You are what you eat. Food is Culture. The way to a person’s heart is through the stomach. Let food be thy medicine. Food is Love. You eat first with the eyes… and on and on. Everyone eats, and we have countless adages about food that attest to this. The question is how can we eat to live well? What does it take to “Let food be thy medicine?”
There are many studies coming out in the last few years that address the impact food has on our ability to live happy healthy lives. Much of that research is directly related to our gut micro biome – the universe of bacteria that we coexist with. We are beginning to understand that the particular community of microorganisms that inhabits our belly has impact on everything from our ability to fight off colds, develop allergies, our intelligence, our emotional state, our obesity or thinness, and even our cardiovascular health. The census roll of who is living in our gut tells the tale of how healthy we are.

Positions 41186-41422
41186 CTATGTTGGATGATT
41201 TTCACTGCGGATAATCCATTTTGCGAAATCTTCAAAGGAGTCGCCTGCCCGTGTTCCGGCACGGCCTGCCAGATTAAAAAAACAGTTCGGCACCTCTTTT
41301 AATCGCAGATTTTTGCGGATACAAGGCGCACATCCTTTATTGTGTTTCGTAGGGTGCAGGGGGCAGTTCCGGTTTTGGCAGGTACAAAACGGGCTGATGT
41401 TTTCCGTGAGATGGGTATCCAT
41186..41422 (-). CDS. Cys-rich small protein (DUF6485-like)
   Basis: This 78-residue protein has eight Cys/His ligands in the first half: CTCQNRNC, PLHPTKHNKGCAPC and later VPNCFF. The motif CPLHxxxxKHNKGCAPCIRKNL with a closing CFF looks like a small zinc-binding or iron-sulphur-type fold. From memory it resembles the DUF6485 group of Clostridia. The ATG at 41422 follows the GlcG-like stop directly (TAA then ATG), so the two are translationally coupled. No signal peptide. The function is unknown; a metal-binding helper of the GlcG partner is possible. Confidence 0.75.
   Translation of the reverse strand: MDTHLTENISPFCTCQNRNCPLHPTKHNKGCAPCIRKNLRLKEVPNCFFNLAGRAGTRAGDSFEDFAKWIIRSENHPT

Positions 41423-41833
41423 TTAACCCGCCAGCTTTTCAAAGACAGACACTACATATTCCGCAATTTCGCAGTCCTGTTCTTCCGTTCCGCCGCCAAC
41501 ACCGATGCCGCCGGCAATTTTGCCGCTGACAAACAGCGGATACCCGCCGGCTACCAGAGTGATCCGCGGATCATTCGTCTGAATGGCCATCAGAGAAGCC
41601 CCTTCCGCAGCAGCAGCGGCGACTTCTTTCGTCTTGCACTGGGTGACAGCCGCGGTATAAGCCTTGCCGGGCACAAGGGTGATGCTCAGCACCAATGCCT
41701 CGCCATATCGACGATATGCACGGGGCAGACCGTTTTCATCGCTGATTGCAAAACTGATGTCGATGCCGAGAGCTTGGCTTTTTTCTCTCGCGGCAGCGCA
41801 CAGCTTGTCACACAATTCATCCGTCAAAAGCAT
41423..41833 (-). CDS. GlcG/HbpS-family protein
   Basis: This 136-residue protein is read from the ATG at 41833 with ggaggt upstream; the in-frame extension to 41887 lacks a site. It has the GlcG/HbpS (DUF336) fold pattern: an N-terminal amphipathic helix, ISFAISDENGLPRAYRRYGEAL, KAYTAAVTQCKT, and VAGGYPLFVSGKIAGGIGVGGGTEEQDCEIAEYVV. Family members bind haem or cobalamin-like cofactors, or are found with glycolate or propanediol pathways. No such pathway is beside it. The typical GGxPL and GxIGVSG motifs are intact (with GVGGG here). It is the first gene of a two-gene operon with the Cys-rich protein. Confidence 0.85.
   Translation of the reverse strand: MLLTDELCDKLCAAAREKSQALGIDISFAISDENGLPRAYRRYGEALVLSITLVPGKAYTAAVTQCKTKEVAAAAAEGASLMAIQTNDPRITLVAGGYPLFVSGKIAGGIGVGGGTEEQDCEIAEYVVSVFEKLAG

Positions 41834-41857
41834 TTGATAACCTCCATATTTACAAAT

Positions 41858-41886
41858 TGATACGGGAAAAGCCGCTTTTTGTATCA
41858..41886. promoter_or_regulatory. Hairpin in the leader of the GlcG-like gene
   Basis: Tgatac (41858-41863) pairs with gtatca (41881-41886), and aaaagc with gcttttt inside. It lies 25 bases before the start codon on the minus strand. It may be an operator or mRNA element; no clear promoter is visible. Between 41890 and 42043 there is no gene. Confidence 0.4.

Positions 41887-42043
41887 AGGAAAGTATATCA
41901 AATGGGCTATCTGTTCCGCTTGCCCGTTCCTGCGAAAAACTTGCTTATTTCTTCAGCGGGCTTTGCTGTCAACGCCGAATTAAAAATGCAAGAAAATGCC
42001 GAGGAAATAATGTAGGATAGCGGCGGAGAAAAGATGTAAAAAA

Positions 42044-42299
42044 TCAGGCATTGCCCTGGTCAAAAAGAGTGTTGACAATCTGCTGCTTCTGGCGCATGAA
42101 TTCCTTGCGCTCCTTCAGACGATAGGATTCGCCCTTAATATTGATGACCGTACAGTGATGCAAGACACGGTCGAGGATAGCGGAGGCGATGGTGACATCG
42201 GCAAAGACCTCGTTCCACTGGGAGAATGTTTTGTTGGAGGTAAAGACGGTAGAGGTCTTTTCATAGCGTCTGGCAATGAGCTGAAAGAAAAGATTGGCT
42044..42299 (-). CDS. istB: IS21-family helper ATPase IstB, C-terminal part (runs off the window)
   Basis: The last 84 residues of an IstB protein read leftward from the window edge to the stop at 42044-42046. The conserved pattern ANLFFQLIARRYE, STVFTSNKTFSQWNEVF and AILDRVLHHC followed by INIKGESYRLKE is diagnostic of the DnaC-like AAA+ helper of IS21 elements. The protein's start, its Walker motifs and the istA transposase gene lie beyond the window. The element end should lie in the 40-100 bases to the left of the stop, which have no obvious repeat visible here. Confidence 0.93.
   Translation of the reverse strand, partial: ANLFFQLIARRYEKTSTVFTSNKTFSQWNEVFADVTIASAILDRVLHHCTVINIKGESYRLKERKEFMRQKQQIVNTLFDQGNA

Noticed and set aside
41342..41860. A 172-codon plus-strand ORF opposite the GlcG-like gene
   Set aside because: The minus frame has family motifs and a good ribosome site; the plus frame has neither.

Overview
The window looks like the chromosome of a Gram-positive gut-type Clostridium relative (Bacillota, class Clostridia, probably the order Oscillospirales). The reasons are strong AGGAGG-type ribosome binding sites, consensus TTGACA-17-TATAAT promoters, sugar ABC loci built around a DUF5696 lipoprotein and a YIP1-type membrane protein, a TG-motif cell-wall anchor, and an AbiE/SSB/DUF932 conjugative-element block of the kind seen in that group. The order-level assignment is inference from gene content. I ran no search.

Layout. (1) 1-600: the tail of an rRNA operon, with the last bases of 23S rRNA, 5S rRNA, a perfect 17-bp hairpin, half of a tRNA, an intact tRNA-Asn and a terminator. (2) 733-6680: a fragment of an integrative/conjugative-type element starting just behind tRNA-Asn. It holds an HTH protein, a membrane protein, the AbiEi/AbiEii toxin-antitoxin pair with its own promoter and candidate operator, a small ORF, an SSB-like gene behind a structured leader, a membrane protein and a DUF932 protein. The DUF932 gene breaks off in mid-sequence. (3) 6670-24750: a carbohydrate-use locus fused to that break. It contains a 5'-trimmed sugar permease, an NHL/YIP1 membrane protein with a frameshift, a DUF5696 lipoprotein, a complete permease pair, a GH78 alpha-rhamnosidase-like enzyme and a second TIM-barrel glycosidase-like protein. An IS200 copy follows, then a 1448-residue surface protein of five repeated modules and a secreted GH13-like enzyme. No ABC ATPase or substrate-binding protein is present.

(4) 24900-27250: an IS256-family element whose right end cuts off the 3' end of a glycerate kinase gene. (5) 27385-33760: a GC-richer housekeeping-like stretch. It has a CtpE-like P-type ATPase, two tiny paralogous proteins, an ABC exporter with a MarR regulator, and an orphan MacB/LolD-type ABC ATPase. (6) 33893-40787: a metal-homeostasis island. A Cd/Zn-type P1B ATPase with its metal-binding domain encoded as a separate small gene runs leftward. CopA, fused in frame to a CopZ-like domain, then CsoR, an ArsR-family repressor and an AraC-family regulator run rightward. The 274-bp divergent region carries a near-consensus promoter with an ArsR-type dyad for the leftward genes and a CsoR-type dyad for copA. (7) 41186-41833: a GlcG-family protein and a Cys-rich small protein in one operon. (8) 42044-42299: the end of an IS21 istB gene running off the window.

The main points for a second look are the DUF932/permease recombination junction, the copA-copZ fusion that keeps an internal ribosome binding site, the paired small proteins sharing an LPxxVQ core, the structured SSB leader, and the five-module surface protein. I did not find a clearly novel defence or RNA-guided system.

Just as managing a sourdough starter by adding different grains and manipulating temperature impacts flavor of bread, what we eat, and how active we are, impacts who lives happily in our gut. So perhaps it is more accurate to say we are not so much what we eat, rather we are what our gut microbiome eats. The emerging understanding of the role of our Microbiome is turning even brain science on its head, which is now telling us that who lives happily in our gut determines how happy we will be. Unfortunately many things that are part of life in the 21st century are very detrimental to our micro biome. From obvious things like antibiotics, to GMO foods, pesticides and herbicides in our food and water.
What we eat directly relates to who lives in our gut, because what we choose to ingest sets the conditions that favor certain biota over others. Do you remember playing with Legos? Searching through the huge pile on the floor for just the right piece to finish your spaceship, or base or whatever? How frustrating that could be when what you needed was missing? This is the frustration our micro biome experiences when our diet does not provide the nutrients they need to do their joyful work of keeping us healthy. When our microbes are frustrated they send out distress calls and chemical messages to our brains, which set us up for unhappiness. Distress hormones trump healing and repair hormones, so we create a vicious downward cycle if we don’t take action in response to their call.